New forms of a loved medium
Research from 2019 provided insight for the first time into South African podcast consumption, which remains burgeoning in comparison with the rest of the world. Edison Research’s Infinite Dial Report – one of the longest- running surveys of digital media consumer behavior in America – looked at a sample of 1510 South Africans from various age and racial backgrounds radio habits in major metro South Africa. The study found that only 10% consumed podcasts within the month before the date of the survey, lagging several years behind the USA and the other surveyed countries. At the same time, 68% of respondents had listened to AM/FM radio within the week preceding the date of the survey.
Radio has long been a strong and highly-consumed medium in South Africa, across divides, largely due to accessibility. AM and FM frequencies have given rise to many community radio platforms, which are often primary media sources for many people. Without the barriers of South Africa’s high data costs or the requirement to own a license for access to it, and availability in local languages, radio remains prevalent. “We live in a very video-saturated world, but audio is a lot cheaper to consume than video,” says Perold.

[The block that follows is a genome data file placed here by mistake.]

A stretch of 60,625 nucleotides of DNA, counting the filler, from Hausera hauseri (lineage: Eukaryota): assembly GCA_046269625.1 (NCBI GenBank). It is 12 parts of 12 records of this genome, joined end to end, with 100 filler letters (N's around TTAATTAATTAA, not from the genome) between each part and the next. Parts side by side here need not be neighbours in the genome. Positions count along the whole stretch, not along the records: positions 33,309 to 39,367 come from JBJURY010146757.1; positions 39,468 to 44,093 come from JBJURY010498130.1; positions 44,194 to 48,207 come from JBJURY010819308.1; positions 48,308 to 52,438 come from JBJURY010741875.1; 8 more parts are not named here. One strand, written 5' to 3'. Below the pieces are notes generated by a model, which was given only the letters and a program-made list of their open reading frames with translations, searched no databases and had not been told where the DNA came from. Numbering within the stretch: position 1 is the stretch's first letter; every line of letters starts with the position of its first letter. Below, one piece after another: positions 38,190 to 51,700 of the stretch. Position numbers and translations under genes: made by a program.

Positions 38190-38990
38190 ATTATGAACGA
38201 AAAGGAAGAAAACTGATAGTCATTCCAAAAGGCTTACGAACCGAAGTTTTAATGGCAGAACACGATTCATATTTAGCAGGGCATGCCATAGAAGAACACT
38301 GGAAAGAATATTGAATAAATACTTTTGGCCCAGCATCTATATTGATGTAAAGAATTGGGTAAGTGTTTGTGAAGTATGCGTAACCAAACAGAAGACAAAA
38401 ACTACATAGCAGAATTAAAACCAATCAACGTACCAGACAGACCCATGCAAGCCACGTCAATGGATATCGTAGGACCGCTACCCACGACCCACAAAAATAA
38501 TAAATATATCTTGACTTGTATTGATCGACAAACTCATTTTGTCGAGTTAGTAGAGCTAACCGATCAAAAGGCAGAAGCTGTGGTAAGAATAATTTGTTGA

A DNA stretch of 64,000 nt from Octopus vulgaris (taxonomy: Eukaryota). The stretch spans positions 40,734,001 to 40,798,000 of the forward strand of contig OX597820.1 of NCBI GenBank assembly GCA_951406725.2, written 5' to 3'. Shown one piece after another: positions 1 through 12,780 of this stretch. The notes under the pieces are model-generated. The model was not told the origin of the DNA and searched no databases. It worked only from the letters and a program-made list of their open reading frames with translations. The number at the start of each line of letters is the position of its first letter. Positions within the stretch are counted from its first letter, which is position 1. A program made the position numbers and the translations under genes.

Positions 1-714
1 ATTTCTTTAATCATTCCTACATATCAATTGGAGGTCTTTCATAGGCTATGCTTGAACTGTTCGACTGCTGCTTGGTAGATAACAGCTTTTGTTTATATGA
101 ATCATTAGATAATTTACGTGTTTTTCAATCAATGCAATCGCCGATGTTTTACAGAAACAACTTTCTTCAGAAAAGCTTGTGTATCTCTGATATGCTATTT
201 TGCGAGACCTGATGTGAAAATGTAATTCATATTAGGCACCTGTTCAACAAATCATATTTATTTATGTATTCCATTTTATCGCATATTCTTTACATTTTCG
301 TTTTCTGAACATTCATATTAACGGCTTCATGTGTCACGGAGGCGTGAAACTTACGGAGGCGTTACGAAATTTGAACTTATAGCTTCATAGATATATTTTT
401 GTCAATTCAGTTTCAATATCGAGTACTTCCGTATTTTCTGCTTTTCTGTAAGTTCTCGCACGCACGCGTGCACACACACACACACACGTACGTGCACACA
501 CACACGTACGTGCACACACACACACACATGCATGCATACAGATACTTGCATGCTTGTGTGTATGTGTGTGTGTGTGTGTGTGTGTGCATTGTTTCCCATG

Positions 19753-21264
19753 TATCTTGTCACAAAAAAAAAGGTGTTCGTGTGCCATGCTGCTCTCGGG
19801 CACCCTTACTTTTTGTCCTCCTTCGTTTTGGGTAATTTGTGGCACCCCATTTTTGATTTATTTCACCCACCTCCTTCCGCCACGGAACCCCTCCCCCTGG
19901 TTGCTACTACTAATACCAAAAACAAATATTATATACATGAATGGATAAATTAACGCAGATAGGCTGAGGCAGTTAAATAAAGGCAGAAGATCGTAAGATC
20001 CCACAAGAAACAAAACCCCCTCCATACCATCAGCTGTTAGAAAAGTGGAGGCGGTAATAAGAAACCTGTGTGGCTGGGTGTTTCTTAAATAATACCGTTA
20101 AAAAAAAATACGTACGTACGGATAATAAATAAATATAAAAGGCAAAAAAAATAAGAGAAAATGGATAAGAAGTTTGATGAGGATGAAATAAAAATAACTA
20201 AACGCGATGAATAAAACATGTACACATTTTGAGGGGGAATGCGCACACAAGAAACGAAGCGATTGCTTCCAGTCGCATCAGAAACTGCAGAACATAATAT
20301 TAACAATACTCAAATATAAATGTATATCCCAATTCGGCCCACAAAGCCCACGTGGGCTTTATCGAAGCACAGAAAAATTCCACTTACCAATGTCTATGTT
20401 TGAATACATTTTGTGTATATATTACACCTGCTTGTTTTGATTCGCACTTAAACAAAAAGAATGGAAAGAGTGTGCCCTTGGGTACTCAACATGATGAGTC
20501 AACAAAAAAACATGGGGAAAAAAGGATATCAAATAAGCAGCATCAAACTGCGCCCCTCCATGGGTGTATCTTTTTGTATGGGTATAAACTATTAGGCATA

As the media industry has developed in South Africa, researchers Prof Dina Ligaga and Prof Sarah Chiumbu note that ICTs have “expanded communicative radio spaces and transformed the nature of audience engagement.” Podcasting has allowed for even further transformation, also changing methods of production. Given this, radio futurologist and Podnews Editor James Cridland believes that podcasting in South Africa is a fast-growing market with huge potential for growth, challenged largely by prohibitive data costs in the country.
“Audio allows for people to be heard, an opportunity which South Africans are not always given,” says McNally.
|Aaisha Dadi Patel is a writer and journalist, currently at the Wall Street Journal's Africa bureau in Johannesburg. She holds an MA in media studies from the University of the Witwatersrand, where she lectures the subject. Follow her on Twitter or connect on LinkedIn|